Contents Page 2, ‘George Meikle Kemp and the Scott Monument’ The iconic monument situated in probably the best known street in Scotland.
Page 5, ‘The Holy Saints John.’ The Patron Saints of Freemasonry?
Page 10, ‘Christian and a Freemason.’ Many churches are now refusing us divine services, you might like this article.
Page 11, ‘Lodge Scotia No.1003.’ Another History of one of our Scottish Lodges, this time from Penang!
Page 14, ‘The Old Tiler Talks’, “On Finding Out”, the twentieth in the series from Carl Claudy’s ‘Old Tiler Talks.’
Page 16, ‘Rays of Masonry’, “Am I a Master Mason?’ our new monthly feature of writings.
Page 17, ‘The Rechabites’ Another in our series of Fraternal Societies throughout the World.
Page 19, ‘Brothers and Builders’. The Basis and Spirit of Freemasonry, Chapter Four – The Compasses.
Page 23, ‘Coming to Terms with Freemasonry’ The Knocks.
In the Lectures website The article for this month is ‘The Evolution of the modern Tracing Board’. [link]
The cover picture for this months issue is the Scott Monument in Princes Street Gardens, Edinburgh, taken by the Editor.
George Meikle Kemp and the Scott Monument
George Meikle Kemp (25 May 1795 â€“ 6 March 1844) was a Scottish carpenter/joiner, draughtsman, and selftaught architect. He is best known as the designer of the Scott Monument in central Edinburgh. Kemp was born to farming parents in Moorfoot, Midlothian, near Gladhouse Reservoir, although the family moved shortly afterwards to Newhall near Carlops, around 14 miles (23 km) west. He was educated at the school in Penicuik, and was inspired, at the age of ten, by a visit to Rosslyn Chapel and Roslin Castle. In 1809 he was apprenticed to Andrew Noble, a master wright (carpenter) in Redscarhead, near Peebles. During his four-year training he began his own study of the ancient architecture of the Scottish Borders, including Melrose Abbey. After a year working for a millwright in Galashiels, Kemp moved to Edinburgh, working as a carpenter and writing poetry in his spare time.
In 1817, Kemp moved to England, working in Lancashire and travelling, on foot, to draw Gothic architecture as far away as York Minster. He returned to Scotland, basing himself in Glasgow for four years, before moving to London in 1824. Here he continued to study architecture, but could not find permanent employment, so instead set off for France. He spent a year working there, viewing Gothic architecture in Bolougne, Amiens and Paris, before the death of his mother recalled him to Scotland. In Edinburgh, he attempted to set up as a carpenter and joiner, and meanwhile continued his own studies. He was introduced to the architect William Burn by his brother Thomas, who was employed by the Duke of Buccleuch. Burn engaged Kemp as a draughtsman, entrusting him with drawings for Bowhill House, the Duke's seat in the Borders. Kemp also produced a wooden model of a proposed new house for the Duke at Dalkeith. Kemp exhibited his own drawings of Melrose Abbey at the Scottish Academy exhibition of 1830, and in 1832 he married Elizabeth Bonnar, daughter of William Bonnar, an Edinburgh painter. In the early 1830s Kemp was engaged to produce measured drawings of historic Scottish buildings for a proposed book on Scotland's cathedrals and other antiquities. Although the project was later abandoned, Kemp completed a series of drawings of Glasgow Cathedral, which at that time was incomplete and partly in ruins. He included a drawing showing how the cathedral may have looked, had it been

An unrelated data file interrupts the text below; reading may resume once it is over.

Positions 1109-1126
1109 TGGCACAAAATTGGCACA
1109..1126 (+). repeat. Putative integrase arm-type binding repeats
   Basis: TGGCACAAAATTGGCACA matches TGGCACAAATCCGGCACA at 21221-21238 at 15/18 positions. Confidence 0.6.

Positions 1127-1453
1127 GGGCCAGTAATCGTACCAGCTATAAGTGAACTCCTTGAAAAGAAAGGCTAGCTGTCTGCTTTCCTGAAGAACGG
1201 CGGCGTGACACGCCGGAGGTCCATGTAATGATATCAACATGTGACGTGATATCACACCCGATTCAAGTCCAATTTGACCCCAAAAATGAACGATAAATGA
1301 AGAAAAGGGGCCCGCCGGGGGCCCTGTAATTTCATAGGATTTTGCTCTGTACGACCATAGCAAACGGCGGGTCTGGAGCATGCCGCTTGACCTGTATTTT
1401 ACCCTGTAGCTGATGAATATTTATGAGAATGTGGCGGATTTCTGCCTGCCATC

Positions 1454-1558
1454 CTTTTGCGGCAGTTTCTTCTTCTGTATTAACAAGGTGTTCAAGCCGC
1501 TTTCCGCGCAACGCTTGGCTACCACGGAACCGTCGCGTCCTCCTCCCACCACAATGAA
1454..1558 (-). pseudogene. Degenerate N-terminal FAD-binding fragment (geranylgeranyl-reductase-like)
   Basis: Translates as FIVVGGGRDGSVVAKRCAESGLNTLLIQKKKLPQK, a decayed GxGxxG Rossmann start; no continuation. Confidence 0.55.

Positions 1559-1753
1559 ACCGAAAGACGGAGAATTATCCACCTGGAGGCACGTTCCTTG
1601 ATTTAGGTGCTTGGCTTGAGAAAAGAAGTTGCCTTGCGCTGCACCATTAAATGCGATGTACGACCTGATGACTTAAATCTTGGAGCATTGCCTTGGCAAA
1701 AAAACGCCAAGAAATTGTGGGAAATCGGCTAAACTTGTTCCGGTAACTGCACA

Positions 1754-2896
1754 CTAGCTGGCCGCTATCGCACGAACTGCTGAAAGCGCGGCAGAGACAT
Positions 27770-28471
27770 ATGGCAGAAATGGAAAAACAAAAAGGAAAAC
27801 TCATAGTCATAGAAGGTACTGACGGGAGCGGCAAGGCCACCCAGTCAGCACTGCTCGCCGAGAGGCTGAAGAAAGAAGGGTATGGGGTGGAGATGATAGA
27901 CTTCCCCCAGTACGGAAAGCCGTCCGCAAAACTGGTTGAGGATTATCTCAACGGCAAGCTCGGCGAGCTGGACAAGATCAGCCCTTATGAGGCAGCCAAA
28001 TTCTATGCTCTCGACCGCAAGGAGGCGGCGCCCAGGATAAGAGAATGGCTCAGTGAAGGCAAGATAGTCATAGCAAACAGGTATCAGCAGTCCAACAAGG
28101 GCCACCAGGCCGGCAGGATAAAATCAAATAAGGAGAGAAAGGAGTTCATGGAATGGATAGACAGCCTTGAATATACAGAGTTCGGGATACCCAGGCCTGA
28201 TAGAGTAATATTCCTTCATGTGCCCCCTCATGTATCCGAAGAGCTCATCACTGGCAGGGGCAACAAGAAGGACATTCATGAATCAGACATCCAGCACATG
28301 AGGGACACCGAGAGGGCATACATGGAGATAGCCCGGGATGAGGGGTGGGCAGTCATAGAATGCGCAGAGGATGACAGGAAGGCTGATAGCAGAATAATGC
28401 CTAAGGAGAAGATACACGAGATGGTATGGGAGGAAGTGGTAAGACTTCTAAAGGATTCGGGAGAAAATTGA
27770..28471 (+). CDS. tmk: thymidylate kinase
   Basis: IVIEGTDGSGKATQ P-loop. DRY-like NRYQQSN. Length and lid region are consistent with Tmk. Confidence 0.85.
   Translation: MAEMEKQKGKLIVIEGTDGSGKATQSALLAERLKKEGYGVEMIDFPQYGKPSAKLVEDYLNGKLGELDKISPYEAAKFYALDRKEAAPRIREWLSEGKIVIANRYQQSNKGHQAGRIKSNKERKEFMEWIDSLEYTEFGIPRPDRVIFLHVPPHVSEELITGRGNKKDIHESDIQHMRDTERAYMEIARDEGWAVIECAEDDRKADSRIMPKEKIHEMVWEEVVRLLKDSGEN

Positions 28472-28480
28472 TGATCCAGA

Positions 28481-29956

completed as intended, even preparing a model and costs for the works. In 1836, these proposals were publicised by a committee set up to investigate the restoration of the cathedral, although his drawings were attributed to James Gillespie Graham. Kemp was even accused of copying Graham's design, and was not vindicated until 1840. The scheme was later abandoned.
that it was, as Kemp intended, "in strict conformity with the purity of taste and style of Melrose Abbey". At the same time, John Steell was commissioned to produce the statue of Scott for the base of the monument. The site, in Princes Street Gardens, was not finally decided until 1840, and work began under Kemp's supervision in March of that year.